val output = reader.read(null, DecoderFactory.get().jsonDecoder(schema, """{"child": null}"""));
val output = reader.read(null, DecoderFactory.get().jsonDecoder(schema, """{"child": {"null":
null}}"""));
{code}

For both specific and generic, {{RecursiveRecord2}} works properly: it produces an object
with recursive type and {{child == null}}.

My understanding of the official schema is that only {{RecursiveRecord2}} should be allowed
to have a null {{child}}, so the JSON I supplied would not have been valid input for {{RecursiveRecord}}.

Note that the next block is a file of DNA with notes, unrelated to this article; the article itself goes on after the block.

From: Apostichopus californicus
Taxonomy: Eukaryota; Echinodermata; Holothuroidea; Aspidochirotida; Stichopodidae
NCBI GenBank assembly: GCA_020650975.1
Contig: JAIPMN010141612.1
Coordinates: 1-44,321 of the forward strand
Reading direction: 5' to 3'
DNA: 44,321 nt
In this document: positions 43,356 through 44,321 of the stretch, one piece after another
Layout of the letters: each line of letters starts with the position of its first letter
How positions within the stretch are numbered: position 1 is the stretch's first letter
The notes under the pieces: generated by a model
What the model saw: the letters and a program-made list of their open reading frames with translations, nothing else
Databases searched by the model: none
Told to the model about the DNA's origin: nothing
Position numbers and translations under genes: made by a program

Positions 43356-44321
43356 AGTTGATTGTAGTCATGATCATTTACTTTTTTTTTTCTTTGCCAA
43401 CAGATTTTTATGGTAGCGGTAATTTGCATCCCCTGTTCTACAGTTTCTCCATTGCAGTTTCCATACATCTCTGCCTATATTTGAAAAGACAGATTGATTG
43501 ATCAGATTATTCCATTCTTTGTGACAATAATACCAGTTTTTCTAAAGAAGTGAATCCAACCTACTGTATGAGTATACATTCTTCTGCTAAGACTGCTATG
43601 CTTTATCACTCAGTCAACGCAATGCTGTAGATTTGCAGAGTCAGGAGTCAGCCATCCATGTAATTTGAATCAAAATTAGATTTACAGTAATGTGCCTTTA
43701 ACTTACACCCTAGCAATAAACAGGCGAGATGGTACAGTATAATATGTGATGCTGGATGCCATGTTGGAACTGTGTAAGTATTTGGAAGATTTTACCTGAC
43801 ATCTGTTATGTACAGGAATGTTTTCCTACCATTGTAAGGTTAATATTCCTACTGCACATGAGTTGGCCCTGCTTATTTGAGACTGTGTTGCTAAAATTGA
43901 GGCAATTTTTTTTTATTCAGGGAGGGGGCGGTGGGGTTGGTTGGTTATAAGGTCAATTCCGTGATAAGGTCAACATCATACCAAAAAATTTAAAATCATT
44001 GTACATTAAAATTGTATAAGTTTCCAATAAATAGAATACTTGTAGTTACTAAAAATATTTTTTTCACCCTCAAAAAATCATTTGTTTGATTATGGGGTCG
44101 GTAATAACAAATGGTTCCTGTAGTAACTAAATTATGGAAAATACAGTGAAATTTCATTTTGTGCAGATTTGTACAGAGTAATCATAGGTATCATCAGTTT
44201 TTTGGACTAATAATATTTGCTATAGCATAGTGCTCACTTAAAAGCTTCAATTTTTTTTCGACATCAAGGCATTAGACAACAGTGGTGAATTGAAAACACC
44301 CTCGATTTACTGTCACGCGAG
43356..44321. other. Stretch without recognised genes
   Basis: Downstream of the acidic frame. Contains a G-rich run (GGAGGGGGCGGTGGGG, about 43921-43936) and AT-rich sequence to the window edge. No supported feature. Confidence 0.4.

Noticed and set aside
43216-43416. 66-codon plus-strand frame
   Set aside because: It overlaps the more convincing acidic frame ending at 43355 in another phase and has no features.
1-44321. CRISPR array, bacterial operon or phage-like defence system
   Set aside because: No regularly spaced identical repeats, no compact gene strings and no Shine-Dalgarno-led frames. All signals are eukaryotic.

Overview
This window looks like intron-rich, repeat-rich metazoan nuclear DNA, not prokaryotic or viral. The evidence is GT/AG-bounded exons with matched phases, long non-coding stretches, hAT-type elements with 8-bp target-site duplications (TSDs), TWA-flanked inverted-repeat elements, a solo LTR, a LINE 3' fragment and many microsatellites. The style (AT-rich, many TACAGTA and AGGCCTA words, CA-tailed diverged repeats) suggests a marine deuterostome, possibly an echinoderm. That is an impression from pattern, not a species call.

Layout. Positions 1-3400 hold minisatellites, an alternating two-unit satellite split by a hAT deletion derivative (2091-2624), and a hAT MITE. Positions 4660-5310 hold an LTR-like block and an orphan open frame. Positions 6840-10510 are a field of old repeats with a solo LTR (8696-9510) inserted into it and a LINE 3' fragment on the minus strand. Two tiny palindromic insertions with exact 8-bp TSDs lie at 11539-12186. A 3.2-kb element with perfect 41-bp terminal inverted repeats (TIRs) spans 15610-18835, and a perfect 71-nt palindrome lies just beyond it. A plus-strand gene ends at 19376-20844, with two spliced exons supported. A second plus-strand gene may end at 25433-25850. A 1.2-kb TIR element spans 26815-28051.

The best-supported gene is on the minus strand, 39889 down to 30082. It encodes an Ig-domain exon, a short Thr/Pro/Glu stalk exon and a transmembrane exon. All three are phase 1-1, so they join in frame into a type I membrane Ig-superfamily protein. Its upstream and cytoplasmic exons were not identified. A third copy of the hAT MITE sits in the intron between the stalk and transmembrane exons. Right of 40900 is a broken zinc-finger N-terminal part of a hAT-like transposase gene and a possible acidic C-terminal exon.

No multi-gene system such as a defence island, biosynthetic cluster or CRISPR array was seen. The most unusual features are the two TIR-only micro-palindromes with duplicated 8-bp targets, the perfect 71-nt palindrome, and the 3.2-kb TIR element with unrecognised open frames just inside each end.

(If so, then it wouldn't even be possible to give it valid finite input.)  However, it should
give a different error than a stack overflow, something to tell me that {{{"child": null}}}
is not legal unless field {{child}} is declared as a union that includes {{null}}.

The reason one might want this (recursively defined types) is to make trees.  The example
I gave had only one child for simplicity (i.e. it was a linked list), but the error would
apply to binary trees as well.  For instance, here's a three-node list (a little cumbersome
in JSON):

{code:title=motivating-example|borderStyle=solid}
{"child": {"RecursiveRecord2": {"child": {"RecursiveRecord2": {"child": null}}}}}
{code}

I haven't tested this in Avro deserialization (which would be a more reasonable use-case),
but I don't know of a way to generate the Avro-encoded data without first getting it from
human-typable JSON.  (I'm not constructing the Avro byte stream by hand.)